As I work on reviewing, writing, and editing, Jackie's post is exactly what I need to read--it makes my editing feel valued, and gives my writing hope. So please read on for some excellent tips, and over to you Jackie; Thank you so much for visiting my blog.
Why do we Edit?
When I completed the final chapter of my first murder mystery, Piercing the Veil, I patted myself on the back. After months of writing and revising, I felt very self-satisfied. I asked a publisher friend to read it. She said she liked the story and the protagonist. Then she asked if I had considered working with an editor. Her comment took my breath away. I am a well-educated attorney and have been a college professor for many years. Surely, I know how to write. Why would I need an editor?
I consider myself a reasonable person, so I asked the editor my friend had recommended, to look at my manuscript. What an eye-opener.
The simple truth is that editors help writers raise their work to a higher level. My friend told me something that I have repeated to several of my author friends: The ability to tell a story is a gift. A gift that writers should cherish and nurture. However, the ability to look at a manuscript and ferret out the typos, inconsistencies, hyperbole, etc., is the gift of a good editor. For those of you who possess both talents, hats off to you.
During the editing process I learned simple things like one space between sentences—not two. And that darn comma/period goes inside the end quotation mark, not outside. In the heat of writing, I put the comma/period outside the quotation mark over and over and over—much to the chagrin of my editor. In my defense, I pointed out that British novels often place commas and periods outside the quotation marks. I was reminded I was not in England.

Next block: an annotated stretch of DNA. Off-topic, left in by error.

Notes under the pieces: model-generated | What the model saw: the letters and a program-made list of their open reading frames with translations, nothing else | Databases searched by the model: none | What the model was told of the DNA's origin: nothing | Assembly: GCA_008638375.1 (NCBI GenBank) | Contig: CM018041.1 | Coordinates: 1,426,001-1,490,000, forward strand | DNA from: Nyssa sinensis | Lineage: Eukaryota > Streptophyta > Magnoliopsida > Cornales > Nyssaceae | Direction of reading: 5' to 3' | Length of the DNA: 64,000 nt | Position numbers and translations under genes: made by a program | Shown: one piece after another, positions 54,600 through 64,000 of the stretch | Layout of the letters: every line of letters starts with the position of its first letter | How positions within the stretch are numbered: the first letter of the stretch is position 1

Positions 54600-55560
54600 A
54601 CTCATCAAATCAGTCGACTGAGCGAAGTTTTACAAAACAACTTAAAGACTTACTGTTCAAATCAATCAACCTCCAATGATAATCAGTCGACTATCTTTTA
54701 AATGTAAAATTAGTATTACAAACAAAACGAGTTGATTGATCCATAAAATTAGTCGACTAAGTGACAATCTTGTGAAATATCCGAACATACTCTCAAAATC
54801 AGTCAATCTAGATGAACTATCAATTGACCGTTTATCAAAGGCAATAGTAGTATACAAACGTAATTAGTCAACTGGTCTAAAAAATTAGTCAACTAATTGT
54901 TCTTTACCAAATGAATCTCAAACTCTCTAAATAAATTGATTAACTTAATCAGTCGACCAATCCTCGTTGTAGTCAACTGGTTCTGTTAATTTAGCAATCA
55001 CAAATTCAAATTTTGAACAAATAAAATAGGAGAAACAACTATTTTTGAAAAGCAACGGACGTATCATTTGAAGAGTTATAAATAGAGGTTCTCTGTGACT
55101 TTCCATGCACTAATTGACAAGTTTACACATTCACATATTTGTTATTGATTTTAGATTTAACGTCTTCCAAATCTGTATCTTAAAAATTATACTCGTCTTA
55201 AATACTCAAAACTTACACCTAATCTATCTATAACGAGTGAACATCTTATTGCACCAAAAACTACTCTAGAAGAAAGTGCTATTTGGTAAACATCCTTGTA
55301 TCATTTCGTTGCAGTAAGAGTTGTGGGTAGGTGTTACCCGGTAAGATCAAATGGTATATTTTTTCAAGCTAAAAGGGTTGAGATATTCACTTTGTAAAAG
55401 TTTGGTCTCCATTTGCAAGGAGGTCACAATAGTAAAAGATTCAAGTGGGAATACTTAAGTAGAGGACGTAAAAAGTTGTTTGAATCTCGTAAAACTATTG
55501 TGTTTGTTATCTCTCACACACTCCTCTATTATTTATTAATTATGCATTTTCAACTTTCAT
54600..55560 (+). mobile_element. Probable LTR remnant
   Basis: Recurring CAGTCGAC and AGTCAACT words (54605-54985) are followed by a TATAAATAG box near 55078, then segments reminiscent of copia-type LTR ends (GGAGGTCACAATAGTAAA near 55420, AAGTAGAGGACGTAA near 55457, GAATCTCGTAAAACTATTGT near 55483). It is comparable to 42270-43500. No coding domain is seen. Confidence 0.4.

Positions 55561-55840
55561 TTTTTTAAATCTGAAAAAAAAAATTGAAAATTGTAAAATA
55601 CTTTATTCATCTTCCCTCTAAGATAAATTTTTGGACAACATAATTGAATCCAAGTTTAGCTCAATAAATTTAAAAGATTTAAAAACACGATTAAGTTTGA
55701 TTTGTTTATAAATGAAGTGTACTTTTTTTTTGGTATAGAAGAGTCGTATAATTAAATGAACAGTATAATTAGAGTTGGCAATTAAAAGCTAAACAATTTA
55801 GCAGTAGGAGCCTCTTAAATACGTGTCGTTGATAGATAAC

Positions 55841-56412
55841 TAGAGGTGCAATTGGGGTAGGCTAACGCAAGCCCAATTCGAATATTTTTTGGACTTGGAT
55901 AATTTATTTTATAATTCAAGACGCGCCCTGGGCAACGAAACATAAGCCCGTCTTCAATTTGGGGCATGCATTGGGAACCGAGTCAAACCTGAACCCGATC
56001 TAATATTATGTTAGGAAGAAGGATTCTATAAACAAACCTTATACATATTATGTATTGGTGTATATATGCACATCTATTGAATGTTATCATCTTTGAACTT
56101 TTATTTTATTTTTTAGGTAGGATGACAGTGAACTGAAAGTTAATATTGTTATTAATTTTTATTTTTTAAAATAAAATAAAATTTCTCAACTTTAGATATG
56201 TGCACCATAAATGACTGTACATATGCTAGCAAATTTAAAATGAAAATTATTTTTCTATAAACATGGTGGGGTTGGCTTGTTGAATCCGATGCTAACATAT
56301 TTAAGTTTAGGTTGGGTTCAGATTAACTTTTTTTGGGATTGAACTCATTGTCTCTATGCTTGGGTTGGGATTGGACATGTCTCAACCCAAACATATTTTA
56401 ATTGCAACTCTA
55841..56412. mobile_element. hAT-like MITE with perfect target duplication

I also had an obsession with the word “was.” She was, he was, it was. I soon realized there are other words in the English language other than “was.”
And what about the proper use of an ellipsis? When a character’s words or thoughts are incomplete, those three little dots come in handy. Especially when I’m writing in the voice of my impatient protagonist, Anne Marshall, whose thoughts frequently drift. I wondered, do you put three dots or four? Do you put spaces between them? And what about …
Mysteries have their own set of rules. A “get-to-the-point” style versus more flowery writing found in many other genres. My natural style was flowery (a polite term for “wordy”.) Because of my legal background, my sentences tended to be long and complex. My editor had no trouble breaking one sentence into two or three. And she was right. The narrative read better.
And then the rule that you should “show”, not “tell”. Instead of “He was really angry,” I now write “His face reddened and the veins in his neck protruded.”
My advice to any new author is to find a good editor and listen to every word of advice you receive. Don’t take the criticism personally. It is intended to improve your writing and mold your wonderful story into a great one.
I raise a glass to editors everywhere. They accept the challenge of helping writers like me to take a raw manuscript and transform it into something worthy of publishing.
Jackie Fullerton is now retired and living in Florida with her husband, Tom, and dog Flash. Flash just made his debut in the third Anne Marshall book, Ring Around the Rosy.